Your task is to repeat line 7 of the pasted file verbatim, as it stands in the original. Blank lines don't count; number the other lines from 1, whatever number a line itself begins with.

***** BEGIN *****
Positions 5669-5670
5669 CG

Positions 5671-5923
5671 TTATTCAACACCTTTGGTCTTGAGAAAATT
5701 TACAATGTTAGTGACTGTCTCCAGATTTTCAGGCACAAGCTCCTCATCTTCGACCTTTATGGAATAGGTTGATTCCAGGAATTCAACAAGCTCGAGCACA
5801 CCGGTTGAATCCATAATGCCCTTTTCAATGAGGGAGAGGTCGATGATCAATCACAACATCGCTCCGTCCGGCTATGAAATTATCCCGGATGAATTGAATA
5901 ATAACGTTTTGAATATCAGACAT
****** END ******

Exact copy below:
5901 ATAACGTTTTGAATATCAGACAT